|Opinion:||RCB Bank v. Stitt, 2022 OK CIV APP 3|
|Subject matter:||Real Estate; Creditor’s Rights|
|Date Decided:||January 5, 2021; Mandate Issued: March 3, 2022|
|Trial Court:||District Court of Washington County; Judge Vaclaw|
|Route to this Court:||Appeal of trial court’s order granting summary judgment to RCB Bank.|
|Facts:||Kent Stitt, as Trustee of 186th St. Land Trust, mortgaged Trust property in Washington County to RCB Bank as security for a loan made to Kent Stitt in his individual capacity. In addition, Kent Stitt, as Trustee of the Trust, executed a guaranty agreement wherein the Trust guaranteed payment of “all obligations, debts and liabilities” that Kent Stitt owed to RCB Bank. Prior to the mortgage to RCB Bank, Kent Stitt had mortgaged the same Washington County property to Keith Stitt as security for a revolving line of credit. However, RCB Bank recorded its mortgage some six weeks prior to Keith Stitt recording his mortgage. |
Kent Stitt defaulted on a number of promissory notes to RCB Bank and defaulted on the note to Keith Stitt. Both RCB Bank and Keith Stitt sued Kent Stitt for the unpaid promissory notes and to foreclosure their mortgages on the Washington County property. Following dueling motions for summary judgment, the trial court found that RCB Bank’s mortgage lien was superior to Keith’s mortgage lien and that RCB Bank was entitled to be satisfied first (on the note secured by the mortgage and on all notes under the guaranty agreement) from the sale of the mortgaged Washington County property. The trial court also ruled that RCB Bank was not required to marshal Kent Stitt’s assets in order to resort to other property on which it holds a mortgage before resorting to the Washington County property. Keith Stitt appealed.
|Standard of Review:||Ruling from summary judgment are reviewed de novo.|
|The central issue in the appeal is whether the district court erred when it determined that RCB Bank’s mortgage was superior to Keith Stitt’s mortgage an also whether the Bank was entitled to satisfy the entire amount of its judgment (including on notes covered by the cross-collateralizing guaranty agreement) before any proceeds of the sale of the Washington County property would be distributed to Keith Stitt. |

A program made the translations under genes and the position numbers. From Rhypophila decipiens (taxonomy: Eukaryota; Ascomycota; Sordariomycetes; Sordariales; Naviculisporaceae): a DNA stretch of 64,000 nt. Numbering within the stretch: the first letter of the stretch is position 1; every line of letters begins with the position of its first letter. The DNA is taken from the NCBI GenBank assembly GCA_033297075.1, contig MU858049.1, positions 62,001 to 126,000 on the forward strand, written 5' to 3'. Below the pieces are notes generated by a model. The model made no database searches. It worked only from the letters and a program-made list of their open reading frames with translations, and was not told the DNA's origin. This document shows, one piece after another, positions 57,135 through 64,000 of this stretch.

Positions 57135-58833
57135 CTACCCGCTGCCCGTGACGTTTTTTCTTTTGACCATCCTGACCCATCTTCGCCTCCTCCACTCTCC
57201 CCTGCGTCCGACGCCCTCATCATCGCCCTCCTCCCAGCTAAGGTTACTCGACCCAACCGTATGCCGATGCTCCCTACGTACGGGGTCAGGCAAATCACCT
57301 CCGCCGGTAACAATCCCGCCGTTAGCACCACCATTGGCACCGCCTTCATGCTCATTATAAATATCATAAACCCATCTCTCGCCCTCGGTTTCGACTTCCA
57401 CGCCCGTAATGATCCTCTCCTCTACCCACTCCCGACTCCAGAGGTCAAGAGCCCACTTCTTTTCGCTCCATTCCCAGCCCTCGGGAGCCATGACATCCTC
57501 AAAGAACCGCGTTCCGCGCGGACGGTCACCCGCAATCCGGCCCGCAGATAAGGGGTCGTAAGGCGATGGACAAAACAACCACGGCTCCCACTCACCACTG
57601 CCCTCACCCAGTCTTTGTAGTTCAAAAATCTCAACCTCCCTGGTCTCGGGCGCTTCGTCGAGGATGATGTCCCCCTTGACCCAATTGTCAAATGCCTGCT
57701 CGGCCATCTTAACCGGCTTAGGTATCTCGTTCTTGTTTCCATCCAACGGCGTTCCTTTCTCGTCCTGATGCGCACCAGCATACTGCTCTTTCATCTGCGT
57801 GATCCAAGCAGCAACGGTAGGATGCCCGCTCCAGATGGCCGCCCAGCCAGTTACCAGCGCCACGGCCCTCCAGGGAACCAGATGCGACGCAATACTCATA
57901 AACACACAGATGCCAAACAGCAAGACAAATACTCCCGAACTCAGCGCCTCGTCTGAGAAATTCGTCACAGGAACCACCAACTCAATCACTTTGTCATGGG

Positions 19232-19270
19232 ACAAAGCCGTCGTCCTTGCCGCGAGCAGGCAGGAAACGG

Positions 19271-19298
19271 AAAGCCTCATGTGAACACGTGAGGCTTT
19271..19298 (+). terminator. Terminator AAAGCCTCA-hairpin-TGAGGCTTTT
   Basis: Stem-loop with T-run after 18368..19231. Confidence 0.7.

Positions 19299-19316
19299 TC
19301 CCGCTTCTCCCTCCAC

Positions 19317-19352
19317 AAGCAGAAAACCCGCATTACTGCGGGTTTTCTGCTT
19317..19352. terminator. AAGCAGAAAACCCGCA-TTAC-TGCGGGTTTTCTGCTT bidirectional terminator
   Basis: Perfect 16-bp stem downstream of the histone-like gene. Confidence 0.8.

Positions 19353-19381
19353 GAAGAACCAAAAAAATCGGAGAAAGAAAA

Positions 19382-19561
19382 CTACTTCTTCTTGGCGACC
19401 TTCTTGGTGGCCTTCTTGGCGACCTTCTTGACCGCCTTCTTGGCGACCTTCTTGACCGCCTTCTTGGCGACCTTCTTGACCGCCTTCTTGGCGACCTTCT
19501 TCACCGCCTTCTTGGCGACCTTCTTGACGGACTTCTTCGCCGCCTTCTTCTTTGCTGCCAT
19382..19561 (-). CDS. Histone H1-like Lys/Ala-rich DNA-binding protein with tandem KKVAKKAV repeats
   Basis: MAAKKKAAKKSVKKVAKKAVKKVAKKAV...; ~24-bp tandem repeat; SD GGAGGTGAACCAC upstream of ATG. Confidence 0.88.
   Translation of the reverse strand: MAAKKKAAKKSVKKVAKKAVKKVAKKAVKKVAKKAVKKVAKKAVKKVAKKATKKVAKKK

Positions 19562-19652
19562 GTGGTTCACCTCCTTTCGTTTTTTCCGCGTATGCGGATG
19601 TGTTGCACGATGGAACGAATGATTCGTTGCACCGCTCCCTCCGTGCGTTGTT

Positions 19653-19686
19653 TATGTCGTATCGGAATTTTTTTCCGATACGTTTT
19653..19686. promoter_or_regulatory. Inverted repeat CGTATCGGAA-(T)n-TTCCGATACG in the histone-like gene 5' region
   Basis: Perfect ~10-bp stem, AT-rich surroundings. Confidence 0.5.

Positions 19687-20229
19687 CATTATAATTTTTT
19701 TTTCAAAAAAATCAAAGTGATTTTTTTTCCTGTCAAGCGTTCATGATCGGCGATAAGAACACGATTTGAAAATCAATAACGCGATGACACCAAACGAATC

First, the Bank recorded its mortgage on the Washington County property prior to the time Keith Still recorded his mortgage on the same property. There is nothing in the record suggesting that the Bank had actual notice of Keith Stitt’s mortgage at the time it agreed to loan Kent Stitt the funds secured by the mortgage at issue. Because the Bank recorded its mortgage first (even though Keith Stitt’s mortgage predates the Bank’s mortgage), the Bank’s lien has priority.
Second, Marshaling of assets is an equitable doctrine designed to achieve fairness in the distribution of a debtor’s assets among secured creditors. Marshaling is codified in Oklahoma by 24 O.S. § 4 and 42 O.S. § 17. In order for marshaling to apply, three conditions must be met; there must be (1) two or more secured creditors of a common debtor, (2) two or more funds belonging to the common debtor, and (3) a senior creditor who has the right to resort to more than one fund and a junior creditor who has the right to only one.
In this case, there is no common debtor. The Bank’s debtor is Kent Stitt individually, not the Trust. With respect to the Bank, the Trust is a surety. With respect to Keith Stitt, the debtor is the Trust. For that reason, Keith Still has failed to meet the first two requirements of the marshaling test. Keith Stitt’s marshaling argument is an attempt to invoke an equitable solution for what is essentially a contract issue. The Bank’s right to foreclose on the Washington County property is, in the first instance, a matter of contract law (the cross-collateralizing terms in the guaranty agreement executed by the Trust). Where the parties rights are clearly defined and established by law, equity has no power to change or unsettle their rights. The Bank is entitled to satisfy its entire judgment from the Washington County property.
|Vote:||3-0CONCUR: Wiseman, C.J. (sitting by designation), Barnes, P.J.,and Fischer (author).|
|Other:||Petition for certiorari denied 6-3. J. Rowe wrote in his dissent that he would grant cert to address the marshaling issue.|